?"I've seen the needle and the damage done," sang Neil Young in his '60s anthem about drug abuse. Steroid injections by doctors for back pain don't compare to the destructive types of pain relief used by junkies, but as the above lyric went on, "a little bit of it in everyone." As I have previously written in this column, pain and methods used to relieve it are a huge health problem in our country.
Back pain has been with us since pre-biblical times (lumbago), and is almost ubiquitous. Eighty percent or more of Americans suffer at least one episode, and recurrent back pain is common. Not only are we paying a lot more attention to it lately, but paying a lot more for it – more than $80 billion annually. It is one reason why the narcotic Vicodin is our No. 1 prescription drug. Methods to relieve it vary tremendously, from icy cold packs, hanging boots, chiropractic and acupuncture, to full-bore erector-set metal cages screwed in to fuse your spine by well-meaning surgeons.
Epidural steroid injections fall in between.
Most back pain is due to muscle or ligament strain, and goes away. When a sudden incapacitating back pain occurs, and a doctor diagnoses true nerve irritation as its cause, epidural steroid injection relieves the symptoms quickly. But similar relief may often be obtained from oral non-steroidal anti-inflammatories like ibuprofen, and tincture of time.
Any time a sharp object penetrates the skin and approaches the spinal canal's outer sleeve – "dura" – which contains the spinal fluid and extends along exiting nerves, harm can occur. Bleeding into the canal can inflame the inner lining (meninges). A big bleed can cause pressure on the spinal cord and paralysis. Infection by viruses, bacteria and fungus can be introduced. These events are rare, but recognized. Patients are warned about the rare risks of very common "minimally invasive" procedures, yet most of those in pain will take the chance for the promise of relief.
Fungal meningitis from an epidural steroid injection is almost unheard of, and recently captured media attention partly because it was caused by allegedly poor quality control of steroid mixture by a northeastern pharmacy. Steroid injections are almost always "mixed" from vials prepared by heavily regulated manufacturers in sterile conditions. Fungal spores exist in the air, so contamination is theoretically possible, and like air traffic accidents, can still occur in the best of circumstances. Fungi are so common that many of us breathe them in and get "infected" without ever knowing.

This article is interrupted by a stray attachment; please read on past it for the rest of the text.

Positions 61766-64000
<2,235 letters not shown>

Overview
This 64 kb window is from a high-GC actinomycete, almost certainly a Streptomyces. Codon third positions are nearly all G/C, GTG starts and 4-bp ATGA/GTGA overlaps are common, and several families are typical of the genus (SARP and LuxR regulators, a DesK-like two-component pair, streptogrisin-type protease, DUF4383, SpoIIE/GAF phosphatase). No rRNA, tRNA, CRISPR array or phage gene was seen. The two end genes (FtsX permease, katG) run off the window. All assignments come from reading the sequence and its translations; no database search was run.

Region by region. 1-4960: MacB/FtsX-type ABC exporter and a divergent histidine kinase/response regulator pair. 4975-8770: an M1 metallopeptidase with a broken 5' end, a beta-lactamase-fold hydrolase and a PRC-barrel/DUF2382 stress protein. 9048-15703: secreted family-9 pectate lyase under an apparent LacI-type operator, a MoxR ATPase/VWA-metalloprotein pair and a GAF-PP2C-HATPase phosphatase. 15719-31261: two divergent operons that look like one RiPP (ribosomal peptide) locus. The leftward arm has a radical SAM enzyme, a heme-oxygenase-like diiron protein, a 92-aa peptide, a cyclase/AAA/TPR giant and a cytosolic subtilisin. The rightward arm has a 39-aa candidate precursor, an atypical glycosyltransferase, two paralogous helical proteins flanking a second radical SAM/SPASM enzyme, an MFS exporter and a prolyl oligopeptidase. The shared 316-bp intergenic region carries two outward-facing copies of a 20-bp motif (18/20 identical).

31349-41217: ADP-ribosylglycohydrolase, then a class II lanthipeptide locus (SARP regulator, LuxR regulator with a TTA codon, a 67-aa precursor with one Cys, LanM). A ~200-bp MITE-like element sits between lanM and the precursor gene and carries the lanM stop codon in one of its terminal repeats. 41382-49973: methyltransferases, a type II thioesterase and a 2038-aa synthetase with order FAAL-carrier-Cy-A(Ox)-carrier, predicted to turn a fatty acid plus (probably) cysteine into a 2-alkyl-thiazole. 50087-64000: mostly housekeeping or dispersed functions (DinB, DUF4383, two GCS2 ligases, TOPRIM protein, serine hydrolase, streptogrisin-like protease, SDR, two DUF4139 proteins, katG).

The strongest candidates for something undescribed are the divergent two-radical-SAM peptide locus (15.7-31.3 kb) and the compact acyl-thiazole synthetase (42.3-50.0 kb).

Our immune systems respond promptly, preventing disease most of the time. Valley Fever, caused by the fungus Coccidiomycosis, is particularly common in Southern and Central California.
However, spinal fluid is somewhat sequestered from our blood stream's immune armies, thus is more vulnerable to organisms that get there and attack the meninges. Severe headache, seizures and potentially brain damage, even death can result. Bacterial meningitis is most dangerous, but fungal meningitis can be equally serious.
Fortunately, it is extremely uncommon from spinal injections. The media attention given the latest outbreak does, however, emphasize that our approach to pain, and especially back pain, may be too frivolous. Even chiropractors have rarely caused paralysis by too forceful neck manipulation.
Lumbago has long been with us and has never killed anyone.
But the needle can.
Dr. Michael Brant-Zawadzki is executive medical director of the Hoag Hospital Neurosciences Institute.
Hoag has urgent care health facilities or hospitals in Newport Beach, Costa Mesa, Irvine, Tustin, Huntington Beach, Fountain Valley, Aliso Viejo, Orange and Anaheim Hills.
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